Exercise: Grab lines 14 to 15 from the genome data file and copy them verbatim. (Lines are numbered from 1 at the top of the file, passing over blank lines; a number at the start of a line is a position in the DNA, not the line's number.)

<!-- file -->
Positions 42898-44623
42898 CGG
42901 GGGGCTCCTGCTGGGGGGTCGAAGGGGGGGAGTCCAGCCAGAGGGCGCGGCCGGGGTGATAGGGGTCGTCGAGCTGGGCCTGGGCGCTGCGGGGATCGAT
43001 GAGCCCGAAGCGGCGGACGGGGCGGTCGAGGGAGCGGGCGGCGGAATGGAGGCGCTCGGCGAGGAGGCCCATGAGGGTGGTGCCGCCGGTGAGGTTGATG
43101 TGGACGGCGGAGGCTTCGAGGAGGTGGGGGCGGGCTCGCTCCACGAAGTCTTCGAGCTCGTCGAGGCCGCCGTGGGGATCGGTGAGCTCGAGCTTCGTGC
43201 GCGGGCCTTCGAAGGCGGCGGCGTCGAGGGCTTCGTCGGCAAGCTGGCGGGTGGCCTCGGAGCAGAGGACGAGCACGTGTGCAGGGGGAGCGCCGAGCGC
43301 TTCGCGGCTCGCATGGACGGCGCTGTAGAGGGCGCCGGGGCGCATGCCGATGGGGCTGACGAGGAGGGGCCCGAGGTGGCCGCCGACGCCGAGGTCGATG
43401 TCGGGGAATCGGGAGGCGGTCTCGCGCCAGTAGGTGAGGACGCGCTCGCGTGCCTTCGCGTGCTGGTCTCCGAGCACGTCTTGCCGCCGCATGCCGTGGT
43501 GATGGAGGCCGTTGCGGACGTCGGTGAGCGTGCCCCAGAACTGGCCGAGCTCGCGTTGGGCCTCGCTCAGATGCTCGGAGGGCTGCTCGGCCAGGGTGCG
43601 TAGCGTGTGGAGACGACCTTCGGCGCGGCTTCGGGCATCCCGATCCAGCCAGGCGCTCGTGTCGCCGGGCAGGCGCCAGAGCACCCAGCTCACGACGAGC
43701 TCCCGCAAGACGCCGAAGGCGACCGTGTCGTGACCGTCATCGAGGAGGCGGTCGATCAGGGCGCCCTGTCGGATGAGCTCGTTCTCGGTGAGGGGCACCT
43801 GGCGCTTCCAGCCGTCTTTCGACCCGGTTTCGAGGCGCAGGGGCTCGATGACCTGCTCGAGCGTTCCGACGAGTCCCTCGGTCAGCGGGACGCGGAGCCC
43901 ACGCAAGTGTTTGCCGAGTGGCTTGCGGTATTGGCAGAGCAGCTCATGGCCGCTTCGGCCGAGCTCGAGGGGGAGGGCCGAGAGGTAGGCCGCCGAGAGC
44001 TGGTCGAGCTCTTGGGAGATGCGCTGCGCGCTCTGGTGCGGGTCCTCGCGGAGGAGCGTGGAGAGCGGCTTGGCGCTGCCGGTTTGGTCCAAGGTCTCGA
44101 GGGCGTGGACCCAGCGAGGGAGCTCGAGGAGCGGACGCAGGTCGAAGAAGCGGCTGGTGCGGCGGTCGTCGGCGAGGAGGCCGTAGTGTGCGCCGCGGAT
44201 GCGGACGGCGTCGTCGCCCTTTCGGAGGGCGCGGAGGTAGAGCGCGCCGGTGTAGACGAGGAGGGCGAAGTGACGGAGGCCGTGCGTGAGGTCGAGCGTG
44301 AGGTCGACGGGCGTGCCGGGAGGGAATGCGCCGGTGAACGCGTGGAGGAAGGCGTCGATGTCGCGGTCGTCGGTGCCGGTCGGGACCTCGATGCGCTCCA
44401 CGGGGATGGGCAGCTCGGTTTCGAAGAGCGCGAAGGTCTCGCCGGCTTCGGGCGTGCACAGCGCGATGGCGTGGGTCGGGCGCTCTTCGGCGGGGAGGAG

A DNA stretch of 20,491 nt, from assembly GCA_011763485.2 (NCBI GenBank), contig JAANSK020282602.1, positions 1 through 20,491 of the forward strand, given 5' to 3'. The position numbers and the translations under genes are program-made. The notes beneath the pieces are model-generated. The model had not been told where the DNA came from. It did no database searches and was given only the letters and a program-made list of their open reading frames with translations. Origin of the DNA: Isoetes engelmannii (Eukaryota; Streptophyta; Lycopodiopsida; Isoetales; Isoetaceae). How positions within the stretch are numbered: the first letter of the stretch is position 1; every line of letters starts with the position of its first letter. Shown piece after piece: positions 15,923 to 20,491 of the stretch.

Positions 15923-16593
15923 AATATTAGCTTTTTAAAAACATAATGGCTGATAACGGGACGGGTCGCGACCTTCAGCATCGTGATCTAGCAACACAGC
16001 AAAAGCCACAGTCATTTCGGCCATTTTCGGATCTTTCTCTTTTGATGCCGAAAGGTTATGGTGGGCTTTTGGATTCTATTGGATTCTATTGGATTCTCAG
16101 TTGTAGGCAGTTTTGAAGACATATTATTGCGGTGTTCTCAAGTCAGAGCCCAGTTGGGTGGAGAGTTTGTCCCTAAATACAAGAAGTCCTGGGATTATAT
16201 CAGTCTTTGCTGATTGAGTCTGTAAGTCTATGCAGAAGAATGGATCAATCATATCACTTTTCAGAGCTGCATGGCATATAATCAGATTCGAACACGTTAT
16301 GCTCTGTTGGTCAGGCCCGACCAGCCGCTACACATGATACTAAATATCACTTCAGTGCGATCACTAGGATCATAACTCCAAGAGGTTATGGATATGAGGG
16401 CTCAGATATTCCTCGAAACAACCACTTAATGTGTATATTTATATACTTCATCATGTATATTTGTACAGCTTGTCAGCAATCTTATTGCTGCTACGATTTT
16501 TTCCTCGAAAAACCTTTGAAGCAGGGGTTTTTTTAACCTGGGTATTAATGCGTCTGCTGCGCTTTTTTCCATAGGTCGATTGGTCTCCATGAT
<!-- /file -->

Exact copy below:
44001 TGGTCGAGCTCTTGGGAGATGCGCTGCGCGCTCTGGTGCGGGTCCTCGCGGAGGAGCGTGGAGAGCGGCTTGGCGCTGCCGGTTTGGTCCAAGGTCTCGA
44101 GGGCGTGGACCCAGCGAGGGAGCTCGAGGAGCGGACGCAGGTCGAAGAAGCGGCTGGTGCGGCGGTCGTCGGCGAGGAGGCCGTAGTGTGCGCCGCGGAT